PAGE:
Within experimental uncertainty, the same value of Q!
To which he had such a reaction that he called this function Q the reaction quotient.
This function has the same numerical value at equilibrium in all arenas! That is not the case for any other function!
So there is a fixed, or constant, value of Q at equilibrium from arena to arena.
They decided to give that particular value of Q the symbol K (In Acidum, the word for constant begins with K.)
Board of IHA (Interplanetary Hootball Association) meeting
A report of the sub-committee for the Interplanetary Cup reads as follows:
This knowledge about the numerical value of Q coming to the same numerical value (call that value K) at equilibrium in every arena allows us to streamline our Interplanetary Cup event.
Because whatever is the value of Q at equilibrium in one game would also be the value of Q in any other game, no matter how many A players, B players, or hootballs.
Once we know the result of one game, we can calculate what the result will be of any other game that we might schedule. It will be the numbers of A, AH, B, and BH at equilibrium that satisfies the condition that Q = K. No point in playing it!
Furthermore, if we know the numbers of A, AH, B, and BH at the start of any game (or even during a game), we can know which team will gain most hootballs before the game comes to equilibrium. It’s like this:
- If at any moment, Q = K, there will be no further net transfers of hootballs. The game is already at equilibrium.
- If Q < K, there will be net transfer such that Q increases (until Q = K). So, there will be an increase of A and BH, and decrease of AH and B: B players will win more hootballs (net) from A players before the situation becomes dynamic equilibrium. This happened in all of the games 1 to 5.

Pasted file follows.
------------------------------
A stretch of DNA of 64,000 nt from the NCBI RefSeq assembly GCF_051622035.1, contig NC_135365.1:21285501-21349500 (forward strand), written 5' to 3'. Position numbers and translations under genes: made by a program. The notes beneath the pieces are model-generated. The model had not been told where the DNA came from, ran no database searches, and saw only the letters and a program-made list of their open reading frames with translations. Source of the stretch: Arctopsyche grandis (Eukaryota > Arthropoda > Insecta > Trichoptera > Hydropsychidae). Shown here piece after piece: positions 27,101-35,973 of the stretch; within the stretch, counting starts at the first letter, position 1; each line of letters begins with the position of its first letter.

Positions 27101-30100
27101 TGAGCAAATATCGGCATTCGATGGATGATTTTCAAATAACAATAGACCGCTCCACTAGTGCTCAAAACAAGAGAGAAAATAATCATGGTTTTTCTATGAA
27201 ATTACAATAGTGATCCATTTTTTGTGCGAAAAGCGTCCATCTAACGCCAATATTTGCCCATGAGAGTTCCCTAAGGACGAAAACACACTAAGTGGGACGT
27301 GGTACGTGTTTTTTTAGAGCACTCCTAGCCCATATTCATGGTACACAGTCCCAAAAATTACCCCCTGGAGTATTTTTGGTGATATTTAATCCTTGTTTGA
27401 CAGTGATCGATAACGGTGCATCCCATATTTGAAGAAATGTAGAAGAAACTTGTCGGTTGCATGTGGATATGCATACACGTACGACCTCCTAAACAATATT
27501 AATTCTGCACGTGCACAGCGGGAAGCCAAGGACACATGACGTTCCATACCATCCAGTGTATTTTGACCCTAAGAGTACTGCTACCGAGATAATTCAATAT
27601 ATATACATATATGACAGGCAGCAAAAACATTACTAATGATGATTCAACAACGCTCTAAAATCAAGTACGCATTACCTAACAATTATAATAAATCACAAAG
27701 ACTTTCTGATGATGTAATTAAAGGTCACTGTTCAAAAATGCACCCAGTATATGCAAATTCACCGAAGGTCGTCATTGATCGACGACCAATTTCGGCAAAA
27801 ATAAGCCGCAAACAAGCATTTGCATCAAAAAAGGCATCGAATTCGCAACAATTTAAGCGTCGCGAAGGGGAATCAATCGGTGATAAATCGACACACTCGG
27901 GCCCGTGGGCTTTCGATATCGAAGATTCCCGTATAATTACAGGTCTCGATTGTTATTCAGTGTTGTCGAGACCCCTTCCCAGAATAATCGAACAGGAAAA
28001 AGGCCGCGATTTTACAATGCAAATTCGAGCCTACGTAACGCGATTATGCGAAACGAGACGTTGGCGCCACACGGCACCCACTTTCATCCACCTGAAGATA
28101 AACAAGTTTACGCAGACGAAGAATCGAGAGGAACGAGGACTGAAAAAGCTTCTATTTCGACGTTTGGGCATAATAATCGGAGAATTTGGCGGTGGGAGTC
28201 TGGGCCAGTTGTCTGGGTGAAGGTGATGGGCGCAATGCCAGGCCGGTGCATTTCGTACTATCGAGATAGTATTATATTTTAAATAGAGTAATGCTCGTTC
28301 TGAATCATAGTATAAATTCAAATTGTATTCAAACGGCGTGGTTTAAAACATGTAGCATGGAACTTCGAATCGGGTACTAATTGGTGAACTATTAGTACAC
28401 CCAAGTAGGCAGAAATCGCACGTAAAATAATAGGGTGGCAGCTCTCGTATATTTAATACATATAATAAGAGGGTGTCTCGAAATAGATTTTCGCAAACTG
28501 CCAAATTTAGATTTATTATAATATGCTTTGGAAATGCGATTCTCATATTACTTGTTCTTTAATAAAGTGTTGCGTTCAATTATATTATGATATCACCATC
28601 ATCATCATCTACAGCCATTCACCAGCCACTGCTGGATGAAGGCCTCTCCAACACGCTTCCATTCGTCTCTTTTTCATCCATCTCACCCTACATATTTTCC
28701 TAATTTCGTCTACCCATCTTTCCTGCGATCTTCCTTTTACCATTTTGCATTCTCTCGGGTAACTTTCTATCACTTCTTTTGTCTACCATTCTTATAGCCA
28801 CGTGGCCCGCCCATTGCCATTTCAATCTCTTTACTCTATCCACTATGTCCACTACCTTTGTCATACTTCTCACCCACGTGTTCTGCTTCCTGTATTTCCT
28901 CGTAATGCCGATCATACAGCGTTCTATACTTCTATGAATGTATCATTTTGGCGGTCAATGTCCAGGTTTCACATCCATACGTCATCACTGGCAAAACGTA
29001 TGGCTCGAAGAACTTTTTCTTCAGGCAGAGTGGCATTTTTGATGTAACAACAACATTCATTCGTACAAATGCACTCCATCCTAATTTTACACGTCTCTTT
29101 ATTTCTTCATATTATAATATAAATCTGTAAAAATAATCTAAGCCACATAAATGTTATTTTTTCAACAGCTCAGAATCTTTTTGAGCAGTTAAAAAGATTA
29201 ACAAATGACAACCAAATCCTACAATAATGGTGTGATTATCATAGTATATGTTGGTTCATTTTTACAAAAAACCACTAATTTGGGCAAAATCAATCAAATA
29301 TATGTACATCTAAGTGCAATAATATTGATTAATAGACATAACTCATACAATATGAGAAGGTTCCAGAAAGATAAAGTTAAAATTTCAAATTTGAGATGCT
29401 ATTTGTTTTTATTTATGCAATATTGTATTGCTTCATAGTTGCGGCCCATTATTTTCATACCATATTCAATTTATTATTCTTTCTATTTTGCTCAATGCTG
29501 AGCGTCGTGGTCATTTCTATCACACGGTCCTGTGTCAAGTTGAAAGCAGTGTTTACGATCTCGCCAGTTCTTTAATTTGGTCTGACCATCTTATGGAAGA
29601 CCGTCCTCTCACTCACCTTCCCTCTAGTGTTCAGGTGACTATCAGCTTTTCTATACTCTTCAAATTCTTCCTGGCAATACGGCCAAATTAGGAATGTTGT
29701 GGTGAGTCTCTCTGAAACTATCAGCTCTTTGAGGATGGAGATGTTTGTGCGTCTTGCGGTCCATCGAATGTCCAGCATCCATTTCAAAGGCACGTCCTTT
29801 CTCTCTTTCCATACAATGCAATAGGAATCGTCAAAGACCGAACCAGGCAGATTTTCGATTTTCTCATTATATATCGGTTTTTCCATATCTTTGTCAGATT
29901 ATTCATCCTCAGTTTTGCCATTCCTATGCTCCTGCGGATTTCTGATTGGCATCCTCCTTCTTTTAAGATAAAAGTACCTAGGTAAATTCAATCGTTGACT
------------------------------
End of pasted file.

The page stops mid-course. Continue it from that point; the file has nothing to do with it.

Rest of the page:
- If Q > K, there will be net transfer such that Q decreases (until Q = K). So, there will be an increase of AH and B and decrease of A and BH: A team players will win more hootballs (net) from B players before the situation becomes dynamic equilibrium.
For example, if we had a situation during a game in which were:
[AH] = 100, [A] = 250, [BH] = 50, [B] = 500
We can calculate that Q = 0.250, which is a larger number than K.
From then until equilibrium is reached, there would be a net increase of B players in possession of hootballs.
IHA Chairman's summing up
Well since all Acidians are identical, and all Basians are identical, and have remained so ever since the Little Bang, we can presume that the results next time willbe the same as they were this time. So there will be no need to transport thousands of players.
We, the Board, will go for a good time …. Delete that, Secretary …… We will go with our computers to calculate the results of the would-be games, and report back on the outcomes of our work.
And what is more, we won’t need to go on the long journey to play the Earthlings, because we can calculate the result in advance.
Uh Oh ... If only he had been talking with Prof Bob
Sorry, Mr. Chairman, but there is a different equilibrium constant K for competitions between different teams.
We won’t be able to calculate the results of Acidium vs. Earth games until they have competed and we have some data to calculate K for those particular reactants .... er, competitors.